Melt and pour soap is a fun project for almost all ages. Plus, it can be ready to use as soon as it hardens. Adding designs and layering melt and pour soap adds that creative touch.
Though my favorite type of soap making process is cold process, I think each soap making process and crafting definitely has its place.
Melt and Pour is a great introduction into the soap making process. It allows the crafter to get their hands on soap, see how it melts, add coloring and scent, and scoop and pour into molds of all shapes and sizes.
You can use all types of molds:
- loaf shape
- rectangle cake shape with inserts
- individual rectangle shaped
- individual shapes of any kind: animals, flowers, square with bee impressions, and so much more!
Best Molds for Layering Melt and Pour Soap
Melt and Pour soap can be poured into any molds that you use for cold or hot process. The reverse is also true. If you’ve just made melt and pour soap, you can always switch to other processes without having to buy any new soap molds.
That being said, it’s easier to create certain effects when you have particular molds.
Open molds that do not have dividers (loaf molds, rectangular cake shape molds) make it easier to layer and swirl colors. You can definitely use sectional soap molds for swirl and layering (depending on the desired end result), but a large open mold is much better for beginners.
I use a large, wide, rectangular shaped molds for almost all of my soaps now. I can swirl in circles, zigzags, stripes, and more complex swirls (They all have names, but you get the idea.) more easily than if I had sectioned molds. It’s a much larger area, and you can pull the colors from one corner or end of the mold to the next without having to pull up the dowel rod as often. It makes for a prettier finish. I then push down my divider inserts into the mold and am done. Simple.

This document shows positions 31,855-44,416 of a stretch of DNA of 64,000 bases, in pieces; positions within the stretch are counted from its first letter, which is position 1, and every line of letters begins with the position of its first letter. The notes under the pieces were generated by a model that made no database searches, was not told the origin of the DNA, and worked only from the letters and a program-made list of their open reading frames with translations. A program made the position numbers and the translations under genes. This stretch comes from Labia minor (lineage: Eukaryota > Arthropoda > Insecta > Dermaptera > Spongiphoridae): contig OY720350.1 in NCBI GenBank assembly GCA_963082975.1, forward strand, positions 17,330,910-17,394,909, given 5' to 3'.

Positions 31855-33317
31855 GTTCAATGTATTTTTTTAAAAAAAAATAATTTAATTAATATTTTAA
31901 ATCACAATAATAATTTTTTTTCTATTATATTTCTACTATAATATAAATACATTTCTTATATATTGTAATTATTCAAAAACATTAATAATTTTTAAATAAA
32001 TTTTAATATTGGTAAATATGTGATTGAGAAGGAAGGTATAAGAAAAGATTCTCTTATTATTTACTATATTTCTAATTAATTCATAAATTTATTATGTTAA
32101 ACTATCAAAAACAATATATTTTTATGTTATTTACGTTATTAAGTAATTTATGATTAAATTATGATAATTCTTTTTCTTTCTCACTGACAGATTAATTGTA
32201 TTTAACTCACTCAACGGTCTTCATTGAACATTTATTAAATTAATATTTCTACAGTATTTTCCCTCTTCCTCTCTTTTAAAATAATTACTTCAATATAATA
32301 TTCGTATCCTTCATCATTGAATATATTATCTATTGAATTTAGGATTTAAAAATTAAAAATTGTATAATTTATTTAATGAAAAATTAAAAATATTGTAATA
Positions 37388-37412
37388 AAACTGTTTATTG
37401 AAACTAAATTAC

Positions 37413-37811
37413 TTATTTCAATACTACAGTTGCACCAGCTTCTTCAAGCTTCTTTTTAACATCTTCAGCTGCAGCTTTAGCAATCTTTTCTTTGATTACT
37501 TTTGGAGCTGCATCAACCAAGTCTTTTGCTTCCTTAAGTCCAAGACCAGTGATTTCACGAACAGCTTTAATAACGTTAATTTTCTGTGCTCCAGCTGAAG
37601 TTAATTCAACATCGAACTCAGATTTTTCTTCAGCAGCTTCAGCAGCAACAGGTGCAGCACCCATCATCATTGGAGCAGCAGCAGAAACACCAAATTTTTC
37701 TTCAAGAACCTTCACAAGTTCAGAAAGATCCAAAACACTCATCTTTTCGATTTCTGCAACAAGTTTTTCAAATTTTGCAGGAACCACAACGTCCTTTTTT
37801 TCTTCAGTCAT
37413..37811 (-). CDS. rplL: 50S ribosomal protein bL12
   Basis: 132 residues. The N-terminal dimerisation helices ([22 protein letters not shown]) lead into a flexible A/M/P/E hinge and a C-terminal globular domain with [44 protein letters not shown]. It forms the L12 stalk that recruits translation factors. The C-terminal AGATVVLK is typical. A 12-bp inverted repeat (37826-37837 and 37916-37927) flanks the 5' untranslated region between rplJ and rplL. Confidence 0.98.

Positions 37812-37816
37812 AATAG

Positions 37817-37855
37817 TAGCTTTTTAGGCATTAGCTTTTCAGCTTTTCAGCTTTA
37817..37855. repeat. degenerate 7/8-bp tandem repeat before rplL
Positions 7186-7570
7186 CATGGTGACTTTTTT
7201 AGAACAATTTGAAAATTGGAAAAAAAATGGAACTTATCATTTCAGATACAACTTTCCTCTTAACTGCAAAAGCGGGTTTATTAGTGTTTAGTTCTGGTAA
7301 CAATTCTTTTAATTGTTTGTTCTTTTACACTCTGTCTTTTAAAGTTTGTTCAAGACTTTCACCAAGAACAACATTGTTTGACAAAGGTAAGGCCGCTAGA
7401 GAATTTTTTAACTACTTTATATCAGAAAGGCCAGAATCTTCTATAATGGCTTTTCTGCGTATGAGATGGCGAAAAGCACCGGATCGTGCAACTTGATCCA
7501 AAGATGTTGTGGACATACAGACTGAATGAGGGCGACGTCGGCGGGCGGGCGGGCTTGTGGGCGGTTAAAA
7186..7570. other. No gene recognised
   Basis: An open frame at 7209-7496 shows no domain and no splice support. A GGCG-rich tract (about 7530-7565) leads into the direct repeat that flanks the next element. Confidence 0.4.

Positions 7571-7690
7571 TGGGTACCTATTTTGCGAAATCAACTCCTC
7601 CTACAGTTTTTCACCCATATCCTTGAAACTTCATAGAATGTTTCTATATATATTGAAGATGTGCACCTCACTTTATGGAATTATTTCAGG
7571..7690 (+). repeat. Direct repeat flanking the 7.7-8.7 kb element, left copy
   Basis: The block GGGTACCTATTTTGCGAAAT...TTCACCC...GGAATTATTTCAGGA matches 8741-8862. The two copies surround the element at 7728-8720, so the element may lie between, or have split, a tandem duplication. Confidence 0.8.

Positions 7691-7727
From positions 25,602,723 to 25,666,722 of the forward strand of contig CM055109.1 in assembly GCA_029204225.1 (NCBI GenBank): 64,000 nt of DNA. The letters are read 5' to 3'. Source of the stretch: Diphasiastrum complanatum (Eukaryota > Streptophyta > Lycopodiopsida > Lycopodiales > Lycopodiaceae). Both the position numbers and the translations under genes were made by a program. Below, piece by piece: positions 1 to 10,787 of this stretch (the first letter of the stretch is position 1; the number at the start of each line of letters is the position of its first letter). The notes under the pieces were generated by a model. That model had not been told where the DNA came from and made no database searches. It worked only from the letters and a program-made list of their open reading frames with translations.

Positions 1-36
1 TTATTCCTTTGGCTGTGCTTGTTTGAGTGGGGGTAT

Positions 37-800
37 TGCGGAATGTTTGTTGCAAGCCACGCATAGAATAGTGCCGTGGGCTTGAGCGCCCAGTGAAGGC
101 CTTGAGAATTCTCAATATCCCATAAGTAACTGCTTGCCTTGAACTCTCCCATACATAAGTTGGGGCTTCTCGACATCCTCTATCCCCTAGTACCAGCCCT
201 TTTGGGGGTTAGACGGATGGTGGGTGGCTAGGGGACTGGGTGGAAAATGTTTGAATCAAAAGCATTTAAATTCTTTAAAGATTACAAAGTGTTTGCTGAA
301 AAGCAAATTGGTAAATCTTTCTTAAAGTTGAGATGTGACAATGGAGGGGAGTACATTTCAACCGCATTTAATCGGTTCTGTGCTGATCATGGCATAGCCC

Melt and Pour is often purchased in 1,2, and 5 pounds. I sell 2 pounds (technically it’s 2-1/4 pounds) in my Etsy shop. Because of the size, it will be best if you use a 2-3 pound loaf mold to make your layers.
Buying Melt and Pour Soap
The reason I now sell a natural version of Melt and Pour soap in my shop is because it is VERY difficult to find melt and pour soap that’s not trash that I would not put anywhere near my body.
There are definitely better ones out there, but none that are just pure soap with extra glycerin to help it melt more easily. Mine does not melt to liquid. It gets very soft, and you’re able to add color and scent and layer very nicely, but it won’t become completely liquid without ingredients that I do not believe are healthy.
So be very careful. Do your research. What is that extra ingredient and why is it in there?
Titanium dioxide makes soap whiter and is also in sunscreen, but it has small enough particles that can cross into the blood and is carcinogenic.
Sorbitan Oleate is in there as an emulsifier, but has a tiny amount of arsenic and lead from the processing. Other brands contain a lot of preservatives. Some are better than others., so do your research.
If you want something that’s completely pure, then check out my melt and pour soap in my shop.
Colors for Melt and Pour Soap Layers
Colors added to cold process or hot process soap can also be added to melt and pour soap.